Trent-Severn Waterway – Water Level Management Update – March 30, 2023
The five-day weather forecast is predicting a widespread precipitation event with totals as high as 23-48 mm of mixed precipitation (snow and rain). Air temperatures are expected to reach up to 10°C in the Haliburton area and remain above zero overnight.
With the onset of the snowmelt and the significant forecasted amount of rain, coupled with warm temperatures, flows and water levels are expected to increase at all locations as the rain and melting snow work their way through the system.
The Trent-Severn Water Management Team will be active, and the changing conditions will be closely monitored. Any watershed conditions updates will be released by your Conservation Authority or local Ontario Ministry of Natural Resources district.
Ice on Shorelines
The temperature variations above the freezing mark make ice weak along the shoreline, which is then easily broken and moved by windy conditions. The areas subject to the greatest impact are those facing the primary wind direction. In the event of strong wind conditions, the public should be aware of possible onshore ice movement leading to shoreline damage. The current forecast winds are moderate but may reach up to 58 km/ hr gusts. With the warmer temperatures persisting into next week, ice-out should continue.
Haliburton and Northern Areas
With the onset of the snowmelt, water levels and flows are expected to rise rapidly in the northern areas. Snow amounts remain above average for this time of the year in the most northern areas of the Gull River system. Most lakes on the Gull River and Burnt River systems remain below average but are rising due to the onset of the melt. Lake levels are monitored daily and assessed in relation to estimated runoff amounts. Most Central Lakes are rising due to the onset of snowmelt but remain below average for this time of the year due to late snowmelt timing. The flows on Gull River and Burnt River are below average but are anticipated to increase with increased runoff from the forecasted precipitation.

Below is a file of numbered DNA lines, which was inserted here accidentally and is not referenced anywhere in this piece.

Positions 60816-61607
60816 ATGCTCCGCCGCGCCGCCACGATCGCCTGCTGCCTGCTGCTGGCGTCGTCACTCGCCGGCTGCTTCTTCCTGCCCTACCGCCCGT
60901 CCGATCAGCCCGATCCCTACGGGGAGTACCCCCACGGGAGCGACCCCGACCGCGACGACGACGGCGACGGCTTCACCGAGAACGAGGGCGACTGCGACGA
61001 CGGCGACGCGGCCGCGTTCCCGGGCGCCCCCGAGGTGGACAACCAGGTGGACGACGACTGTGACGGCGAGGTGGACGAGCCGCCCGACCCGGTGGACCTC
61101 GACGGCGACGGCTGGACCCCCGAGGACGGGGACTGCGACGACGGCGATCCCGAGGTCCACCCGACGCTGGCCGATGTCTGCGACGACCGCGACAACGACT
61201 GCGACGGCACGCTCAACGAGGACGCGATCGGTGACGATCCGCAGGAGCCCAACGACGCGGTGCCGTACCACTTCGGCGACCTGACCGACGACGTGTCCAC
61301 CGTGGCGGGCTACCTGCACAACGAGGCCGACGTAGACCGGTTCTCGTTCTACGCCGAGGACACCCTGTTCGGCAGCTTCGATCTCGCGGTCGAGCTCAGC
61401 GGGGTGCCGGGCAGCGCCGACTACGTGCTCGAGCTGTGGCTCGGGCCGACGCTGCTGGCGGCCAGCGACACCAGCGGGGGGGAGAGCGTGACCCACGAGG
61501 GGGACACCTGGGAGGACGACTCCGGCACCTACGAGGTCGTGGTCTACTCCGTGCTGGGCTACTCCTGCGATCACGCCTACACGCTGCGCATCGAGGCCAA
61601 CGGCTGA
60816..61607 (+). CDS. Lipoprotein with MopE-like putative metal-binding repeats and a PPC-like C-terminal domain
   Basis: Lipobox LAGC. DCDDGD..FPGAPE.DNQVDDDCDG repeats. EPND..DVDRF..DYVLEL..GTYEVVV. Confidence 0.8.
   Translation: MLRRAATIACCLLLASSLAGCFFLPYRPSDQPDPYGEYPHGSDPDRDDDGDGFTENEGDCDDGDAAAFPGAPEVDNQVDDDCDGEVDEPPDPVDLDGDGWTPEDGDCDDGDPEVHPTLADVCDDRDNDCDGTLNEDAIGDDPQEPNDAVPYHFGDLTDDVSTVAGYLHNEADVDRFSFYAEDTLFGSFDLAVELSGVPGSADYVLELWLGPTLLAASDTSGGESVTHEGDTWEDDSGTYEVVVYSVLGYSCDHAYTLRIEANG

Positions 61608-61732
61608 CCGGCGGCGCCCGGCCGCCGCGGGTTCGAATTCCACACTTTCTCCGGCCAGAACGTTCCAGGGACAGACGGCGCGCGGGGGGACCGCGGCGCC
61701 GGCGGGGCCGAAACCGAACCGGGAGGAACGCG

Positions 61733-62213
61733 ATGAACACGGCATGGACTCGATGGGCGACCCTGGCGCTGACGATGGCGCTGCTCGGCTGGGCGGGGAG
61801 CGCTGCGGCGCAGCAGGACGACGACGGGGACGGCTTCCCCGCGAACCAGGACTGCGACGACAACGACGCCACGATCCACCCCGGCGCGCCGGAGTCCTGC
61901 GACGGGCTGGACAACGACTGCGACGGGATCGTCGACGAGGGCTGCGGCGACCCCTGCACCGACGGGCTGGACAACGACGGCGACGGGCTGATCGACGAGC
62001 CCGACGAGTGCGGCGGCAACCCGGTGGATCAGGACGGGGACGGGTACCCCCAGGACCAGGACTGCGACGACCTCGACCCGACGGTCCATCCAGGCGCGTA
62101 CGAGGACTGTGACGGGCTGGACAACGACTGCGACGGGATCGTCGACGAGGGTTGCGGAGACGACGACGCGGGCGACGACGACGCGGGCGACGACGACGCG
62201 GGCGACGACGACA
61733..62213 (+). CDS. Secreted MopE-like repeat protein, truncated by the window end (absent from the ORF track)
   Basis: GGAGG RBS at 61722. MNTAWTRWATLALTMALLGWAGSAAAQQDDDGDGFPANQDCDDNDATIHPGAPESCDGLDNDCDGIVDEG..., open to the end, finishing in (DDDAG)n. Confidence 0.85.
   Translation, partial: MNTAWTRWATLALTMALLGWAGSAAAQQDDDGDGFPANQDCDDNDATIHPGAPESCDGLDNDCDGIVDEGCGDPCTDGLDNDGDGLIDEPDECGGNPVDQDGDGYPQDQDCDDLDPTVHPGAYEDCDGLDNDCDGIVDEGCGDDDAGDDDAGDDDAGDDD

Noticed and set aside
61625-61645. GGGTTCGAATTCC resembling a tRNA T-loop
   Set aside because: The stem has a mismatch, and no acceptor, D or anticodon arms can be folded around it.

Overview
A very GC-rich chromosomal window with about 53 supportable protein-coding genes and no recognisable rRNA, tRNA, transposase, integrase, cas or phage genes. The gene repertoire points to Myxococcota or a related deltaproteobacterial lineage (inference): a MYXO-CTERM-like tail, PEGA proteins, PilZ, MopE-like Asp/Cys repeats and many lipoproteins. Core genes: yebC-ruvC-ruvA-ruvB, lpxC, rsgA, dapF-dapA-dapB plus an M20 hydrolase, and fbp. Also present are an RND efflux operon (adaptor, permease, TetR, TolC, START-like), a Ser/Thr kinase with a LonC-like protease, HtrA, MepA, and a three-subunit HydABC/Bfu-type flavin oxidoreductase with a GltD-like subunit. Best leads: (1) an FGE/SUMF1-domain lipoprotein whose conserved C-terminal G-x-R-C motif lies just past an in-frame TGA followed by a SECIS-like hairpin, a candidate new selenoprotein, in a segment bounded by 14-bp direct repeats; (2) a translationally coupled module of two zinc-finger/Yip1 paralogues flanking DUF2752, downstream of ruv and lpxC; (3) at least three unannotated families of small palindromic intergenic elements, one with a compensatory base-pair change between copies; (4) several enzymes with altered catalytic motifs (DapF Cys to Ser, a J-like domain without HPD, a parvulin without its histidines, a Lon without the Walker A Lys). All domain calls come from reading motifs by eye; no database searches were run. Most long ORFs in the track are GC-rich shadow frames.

Kawartha Lakes and the Otonabee River
All Kawartha Lakes lake levels are below average. Lake Scugog levels are above full and above average due to ongoing snowmelt. Levels on the Kawarthas are expected to rise due to sustained and high inflows from the Haliburton area and the forecasted amounts of rainfall. Flows on the Otonabee River are above average for this time of year and will continue to increase.
Rice Lake and the Lower Trent
Water levels on Rice Lake and the Lower Trent are anticipated to increase due to increased inflows from local creeks, the Otonabee River, the Crowe River and the forecasted rainfall.
Lake Simcoe water levels are near average and are slowly increasing. Black River flows are below average and are expected to increase. Operations for Lake St. John, in preparation for increased flows on the Black River, are complete. Water levels and flows are expected to increase everywhere on the Severn River.